Students came to consult him on every sort of matter - personal troubles and problems, as well as difficulties in their work. I used sometimes to be curled up, unobserved, on the deep window seat in the study, half-hidden by the heavy curtains, when they came to talk to him. He made them talk; 'sort out' their problems. He said once: 'You can't give anybody advice as to what he should do. That is his freedom, and his responsibility. But you can help him to set out the pieces, so that he can see what his choice is.'
(2) Henry and Eleanor Sidgwick set up Newnham College, Cambridge, in 1880. Mary Hamilton wrote about her experience at Newnham College in the early 1900s in her book, Remembering Good Friends.
Eleanor Sidgwick and Henry Sidgwick had, throughout their life together, chosen to give their time to college. She had renounced mathematical research of a very high order in order to come and assist Miss Clough in the early days. Early in their married life, which was a perfect partnership, they gave up their own home to come and live in Newnham They enjoyed the triumph of 1881 in the passing of the Senate of the Graces admitting women to the right of sitting for Tripos examinations and being placed on the lists, the struggle for full recognition - the granting of degrees, and admission to membership of the University was entering on a long, slow phase, with no end in sight. (It was in fact to take forty years and a world war to persuade the authorities to grant degrees to women.)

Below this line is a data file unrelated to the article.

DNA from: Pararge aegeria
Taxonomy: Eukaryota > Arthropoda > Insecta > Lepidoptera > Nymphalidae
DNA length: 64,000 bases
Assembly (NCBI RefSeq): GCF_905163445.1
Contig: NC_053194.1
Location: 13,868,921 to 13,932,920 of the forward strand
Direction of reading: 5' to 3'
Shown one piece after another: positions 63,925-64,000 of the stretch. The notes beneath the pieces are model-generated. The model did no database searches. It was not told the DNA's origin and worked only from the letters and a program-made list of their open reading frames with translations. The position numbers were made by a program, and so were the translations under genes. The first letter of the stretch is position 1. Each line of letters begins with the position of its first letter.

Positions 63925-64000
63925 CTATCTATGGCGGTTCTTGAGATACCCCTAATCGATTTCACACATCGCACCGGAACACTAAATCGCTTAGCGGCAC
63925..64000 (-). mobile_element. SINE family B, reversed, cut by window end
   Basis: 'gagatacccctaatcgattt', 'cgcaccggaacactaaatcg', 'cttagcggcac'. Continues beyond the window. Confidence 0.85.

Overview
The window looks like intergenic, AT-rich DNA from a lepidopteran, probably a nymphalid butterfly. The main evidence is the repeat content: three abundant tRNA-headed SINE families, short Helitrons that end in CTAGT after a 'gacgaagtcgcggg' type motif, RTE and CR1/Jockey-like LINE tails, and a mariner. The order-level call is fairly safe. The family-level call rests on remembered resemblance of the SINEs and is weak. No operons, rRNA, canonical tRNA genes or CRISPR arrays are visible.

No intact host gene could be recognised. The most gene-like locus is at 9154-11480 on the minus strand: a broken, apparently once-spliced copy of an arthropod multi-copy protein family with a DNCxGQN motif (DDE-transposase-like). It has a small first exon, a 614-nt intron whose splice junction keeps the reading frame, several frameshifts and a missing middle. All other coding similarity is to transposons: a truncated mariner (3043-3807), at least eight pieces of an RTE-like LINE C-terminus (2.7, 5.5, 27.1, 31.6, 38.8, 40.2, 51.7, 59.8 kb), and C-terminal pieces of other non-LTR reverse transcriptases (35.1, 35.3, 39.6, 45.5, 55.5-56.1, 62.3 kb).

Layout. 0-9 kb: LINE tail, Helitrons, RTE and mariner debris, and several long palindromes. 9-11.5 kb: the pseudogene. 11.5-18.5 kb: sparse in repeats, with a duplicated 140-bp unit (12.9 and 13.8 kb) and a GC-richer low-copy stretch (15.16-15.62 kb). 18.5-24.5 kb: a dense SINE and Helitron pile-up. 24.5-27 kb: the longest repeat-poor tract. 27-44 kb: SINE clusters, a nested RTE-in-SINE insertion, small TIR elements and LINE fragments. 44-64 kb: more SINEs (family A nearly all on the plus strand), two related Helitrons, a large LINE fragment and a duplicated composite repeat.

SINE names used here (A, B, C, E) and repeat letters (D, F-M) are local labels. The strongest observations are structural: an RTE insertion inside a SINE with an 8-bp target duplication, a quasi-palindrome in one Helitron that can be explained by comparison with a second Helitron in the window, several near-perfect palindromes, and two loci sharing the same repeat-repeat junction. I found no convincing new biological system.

Eleanor Sidgwick was principal of Newnham College in my time at Cambridge (Henry Sidgwick died in 1900). A tall, slightly bent, emaciated figure; tenuous, yet not fragile.
A white face, with snowy hair covered by a delicate fragment of lace. Then, as she passed, she smiled; the eyes went blue and the face was, suddenly, changed to a poignant beauty. How could anyone take Newnham and the fact of being there for granted, while she was there, who had helped to wring its being out of such resistance.
Newnham College was still on trial, and the authorities were uneasily conscious of the fact. Hence total separation from the masculine undergraduate population, which most of us did not feel or resent at the time, but any contemporary student must find odd, even inexplicable. Hence the timid restrictions that irked and offended students.